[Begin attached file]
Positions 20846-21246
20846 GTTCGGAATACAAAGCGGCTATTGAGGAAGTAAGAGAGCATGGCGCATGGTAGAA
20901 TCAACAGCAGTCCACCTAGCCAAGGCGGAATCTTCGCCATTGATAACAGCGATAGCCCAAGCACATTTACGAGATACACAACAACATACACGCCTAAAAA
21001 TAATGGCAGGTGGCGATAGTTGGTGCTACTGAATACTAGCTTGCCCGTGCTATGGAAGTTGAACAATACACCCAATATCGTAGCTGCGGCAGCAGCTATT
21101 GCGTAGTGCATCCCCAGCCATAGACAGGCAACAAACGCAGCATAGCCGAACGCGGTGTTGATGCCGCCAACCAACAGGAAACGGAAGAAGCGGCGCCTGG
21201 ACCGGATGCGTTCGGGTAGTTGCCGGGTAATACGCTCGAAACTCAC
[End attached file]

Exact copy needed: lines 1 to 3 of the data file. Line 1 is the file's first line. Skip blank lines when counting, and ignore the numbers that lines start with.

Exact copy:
Positions 20846-21246
20846 GTTCGGAATACAAAGCGGCTATTGAGGAAGTAAGAGAGCATGGCGCATGGTAGAA
20901 TCAACAGCAGTCCACCTAGCCAAGGCGGAATCTTCGCCATTGATAACAGCGATAGCCCAAGCACATTTACGAGATACACAACAACATACACGCCTAAAAA